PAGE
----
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Direct observation of the dynamics of single metal ions at the interface with solids in aqueous solutions

Abstract

The dynamics of ions adsorbed at the surface of immersed charged solids plays a central role in countless natural and industrial processes such as crystal growth, heterogeneous catalysis, electrochemistry, or biological function. Electrokinetic measurements typically distinguish between a so-called Stern layer of ions and water molecules directly adsorbed on to the solid’s surface, and a diffuse layer of ions further away from the surface. Dynamics within the Stern layer remain poorly understood, largely owing to a lack of in-situ atomic-level insights. Here we follow the dynamics of single Rb+ and H3O+ ions at the surface of mica in water using high-resolution atomic force microscopy with 25 ms resolution. Our results suggest that single hydrated Rb+ions reside τ1 = 104 ± 5 ms at a given location, but this is dependent on the hydration state of the surface which evolves on a slower timescale of τ2 = 610 ± 30 ms depending on H3O+ adsorption. Increasing the liquid’s temperature from 5 °C to 65 °C predictably decreases the apparent glassiness of the interfacial water, but no clear effect on the ions’ dynamics was observed, indicating a diffusion-dominated process. These timescales are remarkably slow for individual monovalent ions and could have important implications for interfacial processes in electrolytes.

Introduction

Most solids are charged in aqueous solutions. The ions dissolved in the liquid tend to accumulate near the solid’s surface to ensure charge neutrality, forming a so-called electrical double layer. Countless natural and industrial processes rely on the organization and dynamics of ions in this layer, from crystal growth1,2,3, to heterogeneous catalysis4, electrochemistry5, or biological function6,7,8,9,10. Ionic distribution within the electrical double layer is typically described by the Gouy-Chapman-Stern model11 that comprises a Stern layer of largely static ions and water molecules adsorbed to the solid’s surface, and a diffuse layer of ions further away from the surface in the liquid. The diffuse layer region is generally well understood, but the Stern layer is more difficult to model, partly because continuous assumptions have to be made about an intrinsically discrete object where the size and nature of the adsorbed ions play an important role. Significantly, existing models assume a homogenous charge distribution within the Stern layer, which is unlikely to hold at the nanoscale. Recently, a handful of studies12,13,14,15,16 have shown that it is possible to observe in-situ single ions within the Stern layer using atomic force microscopy (AFM). However these investigations were conducted at equilibrium and no information about the ion’s dynamics could be derived. The motion of single ions at interfaces remains a central question in interfacial processes with significant implications in nanotechnology, for example in the development of novel power-generating devices17,18. Existing theories require corrections to explain experimental observations19,20,21. The ‘dynamic Stern model’, which describes electro-osmotic flow parallel to the surface, assumes that water molecules are immobile but ions can move within the Stern layer22,23,24. Current modelling tends to rely either on theoretical studies or on indirect and macroscopic measurements of mobility that rely on a large ensemble of ions25. At the present time very few methods can track individual ions at interfaces locally, and with suitable temporal resolution. Studies based on Scanning Electrochemical Microscopy26 or Polarisation Force Microscopy27 conducted in 95% controlled humidity suggest relaxation times (directly linked to the ionic mobility) between 20 and 30 ms for ions at the surface of calcite. Similar measurements found a relaxation time in the order of milliseconds for ions on mica in a relative humidity around 85%28. Increasing the humidity tends to increase the ions’ mobility but it is unclear how these measurements translate to solids fully immersed into water. Generally, experimental studies when available, suggest diffusion timescales in the order of few milliseconds for adsorbed ions in solution, but no direct measurements are available.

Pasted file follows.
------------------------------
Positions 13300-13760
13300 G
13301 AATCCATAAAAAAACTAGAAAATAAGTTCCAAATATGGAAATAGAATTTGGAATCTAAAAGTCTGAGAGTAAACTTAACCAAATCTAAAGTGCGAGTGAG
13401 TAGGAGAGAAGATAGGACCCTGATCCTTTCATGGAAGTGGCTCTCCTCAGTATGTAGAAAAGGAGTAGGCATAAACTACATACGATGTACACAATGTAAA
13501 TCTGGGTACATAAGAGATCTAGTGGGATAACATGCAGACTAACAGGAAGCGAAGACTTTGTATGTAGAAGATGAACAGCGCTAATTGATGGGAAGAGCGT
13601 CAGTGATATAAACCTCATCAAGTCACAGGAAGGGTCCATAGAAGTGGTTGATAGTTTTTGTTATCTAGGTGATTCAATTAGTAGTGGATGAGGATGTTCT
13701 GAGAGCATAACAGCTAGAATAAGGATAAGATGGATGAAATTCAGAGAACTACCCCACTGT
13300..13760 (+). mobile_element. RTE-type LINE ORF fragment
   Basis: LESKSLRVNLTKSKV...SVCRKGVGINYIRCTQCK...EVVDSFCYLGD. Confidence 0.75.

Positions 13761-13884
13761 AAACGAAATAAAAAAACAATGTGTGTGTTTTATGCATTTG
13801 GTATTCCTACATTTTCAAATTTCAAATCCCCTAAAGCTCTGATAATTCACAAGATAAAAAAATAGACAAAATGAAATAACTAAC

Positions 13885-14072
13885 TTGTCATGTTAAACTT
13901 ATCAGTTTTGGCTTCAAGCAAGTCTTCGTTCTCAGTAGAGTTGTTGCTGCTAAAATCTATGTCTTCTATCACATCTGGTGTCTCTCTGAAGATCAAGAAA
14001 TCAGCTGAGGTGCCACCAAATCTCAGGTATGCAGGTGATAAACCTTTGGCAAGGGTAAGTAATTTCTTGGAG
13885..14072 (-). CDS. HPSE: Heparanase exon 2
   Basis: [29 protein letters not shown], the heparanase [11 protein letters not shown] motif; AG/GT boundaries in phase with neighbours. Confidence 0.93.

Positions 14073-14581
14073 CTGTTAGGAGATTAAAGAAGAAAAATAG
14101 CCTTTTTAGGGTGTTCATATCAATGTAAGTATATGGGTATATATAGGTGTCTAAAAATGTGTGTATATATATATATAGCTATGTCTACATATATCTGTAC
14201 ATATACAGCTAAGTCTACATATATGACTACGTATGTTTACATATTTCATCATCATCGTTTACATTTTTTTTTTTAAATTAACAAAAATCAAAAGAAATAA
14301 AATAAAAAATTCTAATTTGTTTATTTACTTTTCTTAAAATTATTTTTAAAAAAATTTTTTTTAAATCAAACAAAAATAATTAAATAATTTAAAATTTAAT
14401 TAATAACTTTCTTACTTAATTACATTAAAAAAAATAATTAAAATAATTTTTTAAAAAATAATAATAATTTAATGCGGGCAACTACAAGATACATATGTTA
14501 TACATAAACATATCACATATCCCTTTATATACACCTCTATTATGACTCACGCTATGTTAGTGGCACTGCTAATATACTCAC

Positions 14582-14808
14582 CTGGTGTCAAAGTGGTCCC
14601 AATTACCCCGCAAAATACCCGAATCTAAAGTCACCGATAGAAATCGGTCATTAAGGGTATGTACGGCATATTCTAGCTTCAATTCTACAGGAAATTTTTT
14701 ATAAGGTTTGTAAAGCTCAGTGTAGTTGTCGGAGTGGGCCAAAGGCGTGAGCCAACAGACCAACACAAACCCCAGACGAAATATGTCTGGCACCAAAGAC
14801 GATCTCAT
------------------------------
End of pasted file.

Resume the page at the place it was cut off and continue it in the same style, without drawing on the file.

Theoretical studies based on molecular dynamics (MD) simulations showed that the decrease of diffusivity of Na+ and Ca2+ ions in close proximity to mica surface (first few Ångströms) was at most two orders of magnitude lower than the bulk diffusivity of the same ions29. Other MD studies reported higher average velocity of water molecules parallel to the surface plane30, highlighting the complex interplay between the behaviour of the water hydrating the adsorbed ions and the mica surface. The existence of a particular hydration landscape has been shown to affect the behaviour of adsorbed ions in a specific manner13. At the present time, most MD-base approaches are however limited to relatively short timescales (typically sub-microsecond) by the use of empirical potentials and limited computational power. Additionally, MD simulations cannot easily take into account water dissociation and pH effects, an important factor here. Such effects can be described by ab initio quantum mechanical approaches, but currently not over nanoseconds for systems involving thousands of molecules and ions.